Eating a Slug Gave This Teen Instant Permanent Brain Damage


It was a night like any other for Sam Ballard, a promising 19-year-old rugby player from Sydney, Australia. Surrounded by friends and laughter, a garden slug was innocently making its way across the patio. With a mix of bravado and perhaps a touch of wine-induced courage, Sam accepted the challenge to eat the slug. But this seemingly harmless act would forever alter the course of his life.

In various cultures, consuming snails, or escargot, is a delicacy. So, what harm could a tiny slug do? But soon after, Sam's life took a harrowing turn. He began to experience severe leg pain, fatigue, and his body started to shut down.

The diagnosis was both shocking and rare: rat lungworm disease, caused by a parasitic roundworm. This disease, primarily found in rats, can be transmitted to snails and slugs that come into contact with the rat's feces.

When consumed by humans, it can lead to eosinophilic meningitis, which, although rare, is a condition that can cause permanent brain damage or even death if the worm manages to travel into and infect the brain.

Sam's ordeal was heart-wrenching. After falling into a coma, he awoke 420 days later, paralyzed and with significant brain damage. The once robust athlete now required round-the-clock care. Tragically, after eight years of battling the condition, Sam passed away.

But Sam's story isn't unique. Another teenager, Liam McGuigan, faced a similar fate after accepting a dare to eat a slug. Like Sam, Liam fell into a coma but miraculously recovered, albeit with lasting effects.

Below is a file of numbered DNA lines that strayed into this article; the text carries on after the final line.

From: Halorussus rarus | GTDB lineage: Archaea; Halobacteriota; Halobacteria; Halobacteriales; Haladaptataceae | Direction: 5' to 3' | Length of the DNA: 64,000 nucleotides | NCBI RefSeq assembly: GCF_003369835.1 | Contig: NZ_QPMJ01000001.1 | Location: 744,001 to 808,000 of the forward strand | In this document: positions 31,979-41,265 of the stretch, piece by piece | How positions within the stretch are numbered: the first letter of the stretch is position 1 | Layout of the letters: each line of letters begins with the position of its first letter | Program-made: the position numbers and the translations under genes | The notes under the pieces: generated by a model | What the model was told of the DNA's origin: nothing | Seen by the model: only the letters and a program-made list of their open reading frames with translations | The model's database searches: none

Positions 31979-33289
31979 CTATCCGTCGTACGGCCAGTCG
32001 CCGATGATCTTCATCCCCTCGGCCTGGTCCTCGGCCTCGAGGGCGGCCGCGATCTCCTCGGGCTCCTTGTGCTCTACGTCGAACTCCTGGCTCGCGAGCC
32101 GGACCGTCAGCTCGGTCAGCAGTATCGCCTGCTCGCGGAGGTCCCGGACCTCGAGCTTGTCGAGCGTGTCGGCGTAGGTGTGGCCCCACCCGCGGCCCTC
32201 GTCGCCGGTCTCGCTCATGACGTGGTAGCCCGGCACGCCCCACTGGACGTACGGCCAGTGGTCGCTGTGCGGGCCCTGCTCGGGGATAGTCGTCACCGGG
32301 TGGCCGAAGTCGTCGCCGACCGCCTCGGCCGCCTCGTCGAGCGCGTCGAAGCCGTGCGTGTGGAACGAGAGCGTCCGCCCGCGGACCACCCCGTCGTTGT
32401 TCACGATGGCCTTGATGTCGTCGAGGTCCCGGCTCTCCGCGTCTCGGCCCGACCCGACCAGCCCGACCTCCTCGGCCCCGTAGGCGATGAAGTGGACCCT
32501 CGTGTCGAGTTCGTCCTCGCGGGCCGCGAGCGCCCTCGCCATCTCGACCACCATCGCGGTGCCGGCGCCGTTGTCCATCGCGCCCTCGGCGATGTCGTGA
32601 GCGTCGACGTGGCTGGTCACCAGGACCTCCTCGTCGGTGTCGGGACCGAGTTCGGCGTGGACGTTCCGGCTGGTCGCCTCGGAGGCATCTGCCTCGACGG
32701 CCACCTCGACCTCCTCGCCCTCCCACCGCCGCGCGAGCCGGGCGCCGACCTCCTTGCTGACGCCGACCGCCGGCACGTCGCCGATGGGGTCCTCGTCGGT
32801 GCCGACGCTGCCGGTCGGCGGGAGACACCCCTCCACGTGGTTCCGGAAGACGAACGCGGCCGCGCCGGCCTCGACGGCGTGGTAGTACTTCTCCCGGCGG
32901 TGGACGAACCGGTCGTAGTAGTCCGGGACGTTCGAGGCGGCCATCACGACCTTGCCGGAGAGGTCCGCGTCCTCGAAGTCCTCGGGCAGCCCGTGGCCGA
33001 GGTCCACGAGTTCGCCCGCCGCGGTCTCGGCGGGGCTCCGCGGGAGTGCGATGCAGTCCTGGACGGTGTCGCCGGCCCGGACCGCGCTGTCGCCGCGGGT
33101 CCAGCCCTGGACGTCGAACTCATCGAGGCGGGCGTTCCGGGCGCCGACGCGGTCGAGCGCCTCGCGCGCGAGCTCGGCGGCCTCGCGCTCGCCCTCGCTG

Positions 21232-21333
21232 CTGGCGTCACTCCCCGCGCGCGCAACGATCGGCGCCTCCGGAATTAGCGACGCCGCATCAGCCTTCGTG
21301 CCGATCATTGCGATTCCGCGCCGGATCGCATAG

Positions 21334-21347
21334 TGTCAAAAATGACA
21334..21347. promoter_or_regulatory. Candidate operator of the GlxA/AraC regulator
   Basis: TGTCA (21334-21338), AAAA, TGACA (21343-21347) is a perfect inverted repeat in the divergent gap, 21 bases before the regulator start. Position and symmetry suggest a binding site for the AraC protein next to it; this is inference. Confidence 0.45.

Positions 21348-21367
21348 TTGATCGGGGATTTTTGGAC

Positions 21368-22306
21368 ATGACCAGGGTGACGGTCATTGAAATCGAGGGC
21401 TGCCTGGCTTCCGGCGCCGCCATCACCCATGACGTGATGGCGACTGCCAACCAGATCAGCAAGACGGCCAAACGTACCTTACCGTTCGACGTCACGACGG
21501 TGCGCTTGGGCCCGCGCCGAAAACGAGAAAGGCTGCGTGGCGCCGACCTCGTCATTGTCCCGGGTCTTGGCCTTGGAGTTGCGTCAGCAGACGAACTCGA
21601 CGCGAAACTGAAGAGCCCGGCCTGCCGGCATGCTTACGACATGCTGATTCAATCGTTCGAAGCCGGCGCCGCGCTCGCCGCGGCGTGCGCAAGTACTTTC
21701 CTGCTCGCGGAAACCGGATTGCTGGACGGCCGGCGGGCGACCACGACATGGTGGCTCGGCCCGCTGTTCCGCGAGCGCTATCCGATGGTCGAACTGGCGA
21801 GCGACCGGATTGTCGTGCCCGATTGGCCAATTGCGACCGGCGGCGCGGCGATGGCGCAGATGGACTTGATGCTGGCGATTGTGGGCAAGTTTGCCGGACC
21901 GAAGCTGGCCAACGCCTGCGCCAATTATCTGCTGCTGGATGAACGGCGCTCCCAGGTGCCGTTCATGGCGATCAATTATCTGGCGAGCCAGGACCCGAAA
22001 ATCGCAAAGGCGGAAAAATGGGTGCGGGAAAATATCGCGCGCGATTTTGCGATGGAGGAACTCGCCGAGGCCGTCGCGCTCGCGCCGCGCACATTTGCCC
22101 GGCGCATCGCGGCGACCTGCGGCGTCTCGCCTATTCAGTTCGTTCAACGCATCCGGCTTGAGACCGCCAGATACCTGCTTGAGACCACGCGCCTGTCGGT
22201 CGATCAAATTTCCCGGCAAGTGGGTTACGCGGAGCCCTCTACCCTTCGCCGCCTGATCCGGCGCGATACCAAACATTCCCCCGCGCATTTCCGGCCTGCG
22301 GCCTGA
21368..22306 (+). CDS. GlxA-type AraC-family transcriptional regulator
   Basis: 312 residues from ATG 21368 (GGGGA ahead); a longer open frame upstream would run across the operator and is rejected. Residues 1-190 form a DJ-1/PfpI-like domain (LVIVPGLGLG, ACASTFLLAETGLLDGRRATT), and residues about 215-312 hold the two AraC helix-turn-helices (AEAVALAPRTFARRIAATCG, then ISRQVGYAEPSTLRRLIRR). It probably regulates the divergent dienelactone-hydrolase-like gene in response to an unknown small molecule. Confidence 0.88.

These incidents serve as a stark reminder of the unseen dangers lurking in our environment. The rat lungworm disease, while rare, is prevalent in parts of Asia, the Pacific Islands, the Caribbean, Africa, and even Hawaii. The disease's symptoms can range from headaches and light sensitivity to more severe manifestations like paralysis, coma, brain damage, and death.

So, what can one do to prevent such a fate? Avoid consuming raw or undercooked creatures (e.g., snails, slugs, and even shrimps and crabs) that might carry the roundworm. Wash fruits and vegetables meticulously, especially leafy greens, which might have come into contact with infected snails. And if you're traveling to areas where the parasite is common, steer clear of uncooked vegetables.

So, the next time you encounter a harmless-looking slug or snail, remember the hidden dangers they might carry and think twice before taking a dare.

This is original content from NewsBreak’s Creator Program. Join today to publish and share your own content.

Comments / 89

Published by

MSc (Research) | Named Standford's world's top 1% scientists | Independent scientist | 10x first-author academic papers | 400+ articles on coronavirus


More from Shin

Comments / 0